Norrtullsligan

I try to make a point of reading Swedish magazines and journals when I can. Sometimes I only have the brain power to focus on something short and article-length, and it’s good to mix up my literary fiction reading with popular non-fiction.

One of the unintended benefits of this project is that I’ve collected numerous tips on Swedish authors to read. Historiskan always profiles an author or two in every issue, and Populär Historia put out a special issue earlier this year, dedicated to “pioneering women,” that was chock full of writers (or women who did exciting things and also happened to write about it). I have a list in my phone of all the names that have turned up so far in my reading, and if I find myself at the library without another book to get, I see if I can find what’s there.

Cover of Elin Wägner's "Norrtullsligan."

Author: Elin Wägner

My GoodReads rating: 4 stars

Average GoodReads rating: 3.65 stars

Language scaling: N/A (read in Swedish; available in English as Men and Other Misfortunes in a collection entitled Stockholm Stories, translated by Betty Cain and Ulla Sweedler)

Summary: The daily struggles of four working-class women who share an apartment in Stockholm at the turn of the last century.

Recommended audience: People who liked the concept of Lena Dunham’s Girls but found the actual execution unappealing

In-depth thoughts: I didn’t remember much about Wägner when I checked this book out from the library, except that she was a suffragette and her name was on my list. But I did remember this photograph of her:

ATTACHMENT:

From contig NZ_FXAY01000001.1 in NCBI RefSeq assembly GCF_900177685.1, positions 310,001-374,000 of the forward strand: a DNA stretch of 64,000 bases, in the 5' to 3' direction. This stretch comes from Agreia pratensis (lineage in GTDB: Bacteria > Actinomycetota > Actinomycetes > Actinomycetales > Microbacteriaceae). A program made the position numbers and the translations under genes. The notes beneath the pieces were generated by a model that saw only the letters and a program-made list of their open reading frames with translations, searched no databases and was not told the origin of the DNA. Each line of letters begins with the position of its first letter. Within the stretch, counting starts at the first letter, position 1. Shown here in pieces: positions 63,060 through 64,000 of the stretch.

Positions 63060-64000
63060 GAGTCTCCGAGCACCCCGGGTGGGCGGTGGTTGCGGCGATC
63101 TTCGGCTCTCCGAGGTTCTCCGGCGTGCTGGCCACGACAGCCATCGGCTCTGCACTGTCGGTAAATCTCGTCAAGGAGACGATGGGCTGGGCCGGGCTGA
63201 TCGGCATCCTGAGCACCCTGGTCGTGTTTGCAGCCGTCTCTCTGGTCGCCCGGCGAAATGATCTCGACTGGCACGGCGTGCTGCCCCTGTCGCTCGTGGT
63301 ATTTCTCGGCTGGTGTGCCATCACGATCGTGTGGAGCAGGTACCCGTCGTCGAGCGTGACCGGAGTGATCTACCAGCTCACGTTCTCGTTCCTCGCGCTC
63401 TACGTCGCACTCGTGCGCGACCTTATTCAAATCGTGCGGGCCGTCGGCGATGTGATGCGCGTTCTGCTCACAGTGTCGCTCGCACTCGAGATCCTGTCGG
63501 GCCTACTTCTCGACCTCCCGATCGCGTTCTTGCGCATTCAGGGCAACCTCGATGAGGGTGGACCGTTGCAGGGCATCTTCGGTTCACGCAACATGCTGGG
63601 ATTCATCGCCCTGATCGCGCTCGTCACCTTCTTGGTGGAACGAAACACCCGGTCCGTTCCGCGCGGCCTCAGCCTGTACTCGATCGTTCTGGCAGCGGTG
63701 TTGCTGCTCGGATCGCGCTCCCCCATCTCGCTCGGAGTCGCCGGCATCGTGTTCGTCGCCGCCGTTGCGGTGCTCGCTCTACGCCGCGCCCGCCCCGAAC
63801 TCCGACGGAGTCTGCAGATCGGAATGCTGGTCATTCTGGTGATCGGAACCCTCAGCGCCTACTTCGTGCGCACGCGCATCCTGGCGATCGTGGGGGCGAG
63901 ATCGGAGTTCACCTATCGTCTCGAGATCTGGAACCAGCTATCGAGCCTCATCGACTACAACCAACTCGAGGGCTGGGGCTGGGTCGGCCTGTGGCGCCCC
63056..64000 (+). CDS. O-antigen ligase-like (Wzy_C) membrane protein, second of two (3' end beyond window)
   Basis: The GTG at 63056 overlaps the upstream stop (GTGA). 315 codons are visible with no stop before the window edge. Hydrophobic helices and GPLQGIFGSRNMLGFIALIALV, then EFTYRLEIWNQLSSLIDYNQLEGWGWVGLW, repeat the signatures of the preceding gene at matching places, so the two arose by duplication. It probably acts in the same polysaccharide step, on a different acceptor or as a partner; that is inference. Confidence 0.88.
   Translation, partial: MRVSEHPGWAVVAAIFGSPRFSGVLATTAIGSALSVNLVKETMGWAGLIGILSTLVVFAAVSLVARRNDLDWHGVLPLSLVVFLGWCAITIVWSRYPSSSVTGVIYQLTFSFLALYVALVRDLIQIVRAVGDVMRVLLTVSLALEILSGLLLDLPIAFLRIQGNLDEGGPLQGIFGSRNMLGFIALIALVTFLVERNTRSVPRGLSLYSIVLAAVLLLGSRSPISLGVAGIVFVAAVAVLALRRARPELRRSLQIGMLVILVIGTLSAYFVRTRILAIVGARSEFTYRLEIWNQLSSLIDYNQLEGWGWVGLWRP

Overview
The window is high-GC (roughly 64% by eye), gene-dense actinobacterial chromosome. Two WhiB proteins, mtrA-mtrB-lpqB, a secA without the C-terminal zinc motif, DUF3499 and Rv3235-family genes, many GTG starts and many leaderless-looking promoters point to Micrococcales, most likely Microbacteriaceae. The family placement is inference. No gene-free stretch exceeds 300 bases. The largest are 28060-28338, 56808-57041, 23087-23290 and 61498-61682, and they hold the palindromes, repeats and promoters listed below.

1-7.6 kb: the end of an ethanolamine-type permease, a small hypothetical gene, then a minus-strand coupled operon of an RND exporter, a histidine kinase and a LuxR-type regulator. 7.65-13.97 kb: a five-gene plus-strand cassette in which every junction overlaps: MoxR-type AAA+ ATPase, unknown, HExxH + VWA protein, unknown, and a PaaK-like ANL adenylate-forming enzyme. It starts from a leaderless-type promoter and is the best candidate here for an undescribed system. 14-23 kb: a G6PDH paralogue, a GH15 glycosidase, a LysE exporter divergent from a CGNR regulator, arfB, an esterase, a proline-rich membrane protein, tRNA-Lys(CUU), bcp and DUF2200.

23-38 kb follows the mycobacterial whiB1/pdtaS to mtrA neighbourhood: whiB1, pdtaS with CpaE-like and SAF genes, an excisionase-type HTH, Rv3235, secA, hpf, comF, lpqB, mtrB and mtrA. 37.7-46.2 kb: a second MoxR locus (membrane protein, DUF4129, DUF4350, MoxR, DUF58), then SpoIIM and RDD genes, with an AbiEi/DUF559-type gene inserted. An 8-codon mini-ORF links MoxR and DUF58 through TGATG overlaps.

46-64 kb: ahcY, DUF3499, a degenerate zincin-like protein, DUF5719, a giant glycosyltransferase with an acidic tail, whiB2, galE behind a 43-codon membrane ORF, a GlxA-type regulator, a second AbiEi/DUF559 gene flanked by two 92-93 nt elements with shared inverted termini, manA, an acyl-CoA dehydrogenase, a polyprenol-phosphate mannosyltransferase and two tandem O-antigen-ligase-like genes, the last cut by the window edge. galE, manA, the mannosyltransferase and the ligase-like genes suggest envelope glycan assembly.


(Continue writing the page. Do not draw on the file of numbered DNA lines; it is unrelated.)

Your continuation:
Elin Wägner in front of the 351,454 signatures collected to support women's right to vote, a stack of binders half a meter taller than herself.
Elin Wägner in front of the 351,454 signatures collected to support women’s right to vote.

At the turn of the last century, there was something of a mass exodus of young women from the Swedish countryside into larger cities, leading to a social phenomenon of young women who could (more or less) support themselves and therefore weren’t as desperate to marry as they would have been in previous generations. Norrtullsligan is a quick survey of daily life of four of those women (the “league” referred to in the title). The day’s media addressed this civilization-ending phenomenon with the same breathless pearl-clutching that today’s media uses with Millenials, making Norrtullsligan something like the Swedish 1900s version of Girls. Except better.

The league (Baby,  Eva, Emmy, and the narrator, Elisabeth) takes on headier issues of suffrage and worker’s rights while also dodging everyday headaches like insufferable relatives, sexual harassment from bosses, and heartache. Nonetheless, Norrtullsligan avoids being didactic and moralizing. The social commentary springs organically from the women’s lives and situations, rather than dictating plot points. Wägner’s prose is also a delight: 100 years old and somehow still fresh and contemporary in tone. Elisabeth is the best kind of narrator, wry and witty and ironic but with plenty of compassion. It’s a short book that reads quickly, yet still manages to address a wide range of larger issues. It’s like an explicitly feminist and infinitely more cheerful Doktor Glas.

The English translation is available on Google Books if you’d like a preview. I’m not entirely sold on it myself, though I appreciate the work that Cain and Sweedler did in bringing Norrtullsligan to the wider English-speaking world: Stockholm Stories is available via Xlibris, a self-publishing company, meaning that they probably invested a great deal of their own money into making it available. Something about the English translation, however, falls a little flat for me. Swedish speakers, even if non-native, would do better to just read the original.

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